About Growing Broccoli
Broccoli is a cruciferous vegetable and a member of the superhero Mustard family. Like its relatives, cabbage and cauliflower, broccoli contains important chemicals including cancer-fighting phytonutrients. Early Romans may have been the first to enjoy broccoli, but its popularity was slow to spread to other parts of the world. Now broccoli is a grocery-store staple with the potential to become “the new kale.” Some clever produce companies have started packaging the tender leaves that grow around a broccoli crown as a new vegetable they call BroccoLeaf.
How to Grow Broccoli
Timing is important for broccoli because the heads need to be harvested while weather is still cool and before the summer days heat up. If the plants aren’t in the ground in early spring, they’ll quickly bolt once the temperature starts to rise. In fact, when soil temperatures get too much above 75 degrees, the plants won’t form heads.
Broccoli can also be planted in fall. Look for short-season varieties, like ‘Goliath’, that take around 50 days to mature.
- Broccoli needs rich soil to produce good-sized heads. Amend the garden bed with plenty of organic matter, like compost, well-aged manure or other high-nitrogen fertilizer. Broccoli plants will need plenty of nitrogen to grow good-quality broccoli.
- If starting from seed, plant broccoli indoors 6 weeks before the estimated planting date. Otherwise, buy transplants from the Garden Center to streamline the process.
- Like other cruciferous plants, broccoli can tolerate a light frost, and some gardeners say this type of frost improves the vegetable’s flavor.
- Time the planting carefully so that broccoli heads will mature while the weather is still cool. Measure soil temperature and plant when the soil is in the 55-65 degree range.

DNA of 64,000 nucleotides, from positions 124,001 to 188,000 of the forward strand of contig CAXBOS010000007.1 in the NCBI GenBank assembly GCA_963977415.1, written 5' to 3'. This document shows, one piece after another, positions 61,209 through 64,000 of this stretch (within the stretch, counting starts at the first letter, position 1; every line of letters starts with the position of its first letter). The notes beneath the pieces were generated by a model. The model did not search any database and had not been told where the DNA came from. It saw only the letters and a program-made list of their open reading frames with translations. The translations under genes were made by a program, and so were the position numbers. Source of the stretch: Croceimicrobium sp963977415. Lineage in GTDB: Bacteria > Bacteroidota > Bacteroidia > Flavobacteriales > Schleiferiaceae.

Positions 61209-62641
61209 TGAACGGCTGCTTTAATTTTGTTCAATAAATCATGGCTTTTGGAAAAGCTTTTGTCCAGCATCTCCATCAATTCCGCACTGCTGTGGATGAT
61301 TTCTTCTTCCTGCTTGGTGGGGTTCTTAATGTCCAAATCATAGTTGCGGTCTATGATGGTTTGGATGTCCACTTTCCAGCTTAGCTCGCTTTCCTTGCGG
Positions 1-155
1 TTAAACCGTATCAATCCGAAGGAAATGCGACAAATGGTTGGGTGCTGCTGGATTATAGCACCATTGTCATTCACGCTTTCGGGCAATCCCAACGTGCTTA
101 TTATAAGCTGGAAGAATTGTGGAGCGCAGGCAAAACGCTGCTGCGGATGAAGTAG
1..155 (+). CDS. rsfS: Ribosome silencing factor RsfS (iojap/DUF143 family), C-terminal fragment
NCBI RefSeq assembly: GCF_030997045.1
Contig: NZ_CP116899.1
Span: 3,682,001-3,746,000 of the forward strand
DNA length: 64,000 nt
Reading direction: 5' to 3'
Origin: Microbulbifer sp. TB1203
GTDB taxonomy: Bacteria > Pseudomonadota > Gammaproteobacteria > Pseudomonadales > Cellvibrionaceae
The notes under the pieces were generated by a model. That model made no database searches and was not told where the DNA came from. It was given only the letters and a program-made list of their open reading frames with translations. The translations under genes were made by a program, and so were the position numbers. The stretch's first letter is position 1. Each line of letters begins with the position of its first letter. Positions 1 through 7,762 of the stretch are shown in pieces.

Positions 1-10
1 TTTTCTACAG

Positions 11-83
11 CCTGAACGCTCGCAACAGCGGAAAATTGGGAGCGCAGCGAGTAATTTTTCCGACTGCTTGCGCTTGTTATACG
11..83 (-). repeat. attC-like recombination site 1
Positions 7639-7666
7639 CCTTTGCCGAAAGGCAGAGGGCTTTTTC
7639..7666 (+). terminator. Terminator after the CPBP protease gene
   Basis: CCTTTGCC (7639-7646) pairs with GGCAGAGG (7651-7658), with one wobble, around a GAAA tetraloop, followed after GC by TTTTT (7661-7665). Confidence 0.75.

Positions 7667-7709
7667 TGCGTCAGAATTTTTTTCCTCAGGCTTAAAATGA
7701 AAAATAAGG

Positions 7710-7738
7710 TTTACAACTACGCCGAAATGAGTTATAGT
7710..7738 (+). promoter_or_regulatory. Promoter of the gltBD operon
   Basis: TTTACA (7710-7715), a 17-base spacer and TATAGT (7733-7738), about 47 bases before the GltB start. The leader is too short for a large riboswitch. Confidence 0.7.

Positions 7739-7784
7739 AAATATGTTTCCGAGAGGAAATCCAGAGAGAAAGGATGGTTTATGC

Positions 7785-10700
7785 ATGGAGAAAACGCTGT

- Plant transplants by spacing them 12-24 inches between plants; 20-36 inches between rows. Mulch with straw, dried untreated grass clippings, or other organic material; water in.
- Broccoli is a plant that likes sunshine but can take a little shade, too. Plant in an area that will be easy to reach early in the season when the broccoli is ready to harvest.
- Keep broccoli fed by applying a balanced fertilizer (5-10-10) a few weeks after planting. Organic gardeners may choose to fertilize with fish emulsion.
- Cabbage worms really like broccoli so use row cover cloth over plants to keep the white butterfly-like moths from laying eggs near plants.
- When broccoli heads are dark green, tight and between 4 and 6 inches in diameter, use pruners or a sharp knife to cut them from plants, leaving a long stem attached. If yellow buds have formed on the heads, it means the broccoli is past its prime.
- After cutting the central head, leave plants in place and sidedress with a high-nitrogen fertilizer to help the plants form strong, lateral shoots. These side shoots will grow a number of smaller, compact broccoli heads that are ready to harvest when they’re several inches in diameter.
- Experts recommend washing heads thoroughly or soaking them in salt water before preparing, especially if eating raw. This step helps wash away any hard-to-see insects that might be hiding deep inside.
Plant broccoli with these companions:
Avoid planting near strawberries.
Materials for Success
- Soil thermometer
- High-quality compost and manure
- Organic mulch
- High nitrogen fertilizer
- Soaker hose
- Row cover cloth
- Sharp pruning shears or knife
To learn more about growing Broccoli or about growing your own edible vegetable garden, contact the pros at Nick’s Garden Center.